# Difference between revisions of "Population and the Environment: Analytical Demography and Applied Population Ethics/Modeling complex populations - statistical inference from demographic data"

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|Reference material notes=The optional reading Kaplan, Hooper, Stieglitz & Gurven (2015) [[The Causal Relationship between Fertility and Infant Mortality: Prospective analyses of a population in transition]] provides worked examples of analyzing fertility data (using Cox proportional hazards to model time to next birth) and infant mortality data (using logistic regression). | |Reference material notes=The optional reading Kaplan, Hooper, Stieglitz & Gurven (2015) [[The Causal Relationship between Fertility and Infant Mortality: Prospective analyses of a population in transition]] provides worked examples of analyzing fertility data (using Cox proportional hazards to model time to next birth) and infant mortality data (using logistic regression). | ||

− | Access the Emory CASAS Cancer Survival Analysis Suite here: http://bbisr.shinyapps.winship.emory.edu/CASAS/ | + | <nowiki>***</nowiki> Access the Emory CASAS Cancer Survival Analysis Suite here: http://bbisr.shinyapps.winship.emory.edu/CASAS/ *** |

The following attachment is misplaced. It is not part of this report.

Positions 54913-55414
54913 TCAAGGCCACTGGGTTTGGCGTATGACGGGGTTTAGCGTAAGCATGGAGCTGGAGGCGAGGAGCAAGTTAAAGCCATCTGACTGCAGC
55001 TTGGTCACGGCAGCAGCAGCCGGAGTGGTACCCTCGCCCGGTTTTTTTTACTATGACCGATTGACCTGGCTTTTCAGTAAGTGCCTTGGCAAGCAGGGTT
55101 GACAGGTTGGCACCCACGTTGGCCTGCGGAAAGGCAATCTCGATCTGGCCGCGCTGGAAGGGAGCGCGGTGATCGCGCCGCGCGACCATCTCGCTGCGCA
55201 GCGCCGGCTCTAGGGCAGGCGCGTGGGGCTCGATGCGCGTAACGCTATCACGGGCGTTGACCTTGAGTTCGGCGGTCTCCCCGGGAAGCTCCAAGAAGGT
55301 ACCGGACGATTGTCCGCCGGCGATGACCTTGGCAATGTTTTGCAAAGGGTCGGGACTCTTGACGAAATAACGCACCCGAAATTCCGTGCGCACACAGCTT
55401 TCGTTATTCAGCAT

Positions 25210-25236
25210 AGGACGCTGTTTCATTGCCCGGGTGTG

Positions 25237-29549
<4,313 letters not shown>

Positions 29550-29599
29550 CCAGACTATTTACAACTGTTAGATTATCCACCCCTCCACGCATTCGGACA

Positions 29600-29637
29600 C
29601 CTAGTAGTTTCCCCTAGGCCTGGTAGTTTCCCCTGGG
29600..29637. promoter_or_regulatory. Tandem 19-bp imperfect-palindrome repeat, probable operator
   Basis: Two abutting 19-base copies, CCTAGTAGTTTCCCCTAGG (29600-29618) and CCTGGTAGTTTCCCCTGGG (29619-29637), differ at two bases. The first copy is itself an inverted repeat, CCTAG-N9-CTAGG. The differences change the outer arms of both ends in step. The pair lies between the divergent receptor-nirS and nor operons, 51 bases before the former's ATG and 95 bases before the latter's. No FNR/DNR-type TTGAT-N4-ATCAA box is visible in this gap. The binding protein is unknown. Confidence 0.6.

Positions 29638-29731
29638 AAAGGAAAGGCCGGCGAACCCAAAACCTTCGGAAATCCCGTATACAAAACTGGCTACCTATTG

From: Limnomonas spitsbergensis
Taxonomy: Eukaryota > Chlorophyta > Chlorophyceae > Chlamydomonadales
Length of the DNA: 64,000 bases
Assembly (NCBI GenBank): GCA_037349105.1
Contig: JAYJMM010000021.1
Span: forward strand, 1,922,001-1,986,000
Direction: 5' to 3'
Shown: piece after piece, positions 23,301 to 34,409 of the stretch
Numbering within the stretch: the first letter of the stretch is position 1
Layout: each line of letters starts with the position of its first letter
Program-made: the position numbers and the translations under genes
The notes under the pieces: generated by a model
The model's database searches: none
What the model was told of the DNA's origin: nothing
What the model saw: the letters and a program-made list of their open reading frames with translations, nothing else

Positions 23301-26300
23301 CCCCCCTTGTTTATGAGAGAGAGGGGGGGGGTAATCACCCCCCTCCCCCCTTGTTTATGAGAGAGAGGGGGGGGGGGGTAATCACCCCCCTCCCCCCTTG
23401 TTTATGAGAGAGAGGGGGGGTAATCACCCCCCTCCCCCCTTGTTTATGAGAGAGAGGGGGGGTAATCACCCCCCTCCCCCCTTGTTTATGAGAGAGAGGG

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## Revision as of 14:47, October 16, 2018

**October 16, 2018**

9:55 am - 10:40 am

- Presenter

- Abstract

Summary statistics such as the mortality rate, birth rate, or Total Fertility Rate can be useful for understanding some basic characteristics of a population. Often, however, we’re interested in having a more detailed understanding of how demographic events—fertility, mortality, or morbidity—relate to individual characteristics or environmental conditions. One may want to ask questions such as: Does education predict fertility, controlling for wealth? Does infant mortality vary with proximity to clean water, accounting for household-level differences? Does the interval between births depend on a parent’s age, economic strategy, or social network? This session will introduce a number of statistical models that are useful for answering these kinds of questions. We will discuss generalized regression models (customizable to model yes/no outcomes, count data, or continuous variables) as well as survival analysis (also called event history or duration analysis). These models allow us to estimate demographic rates as a function of multiple predictor variables, control for confounding variables, and take into account individual- or group-level heterogeneity.

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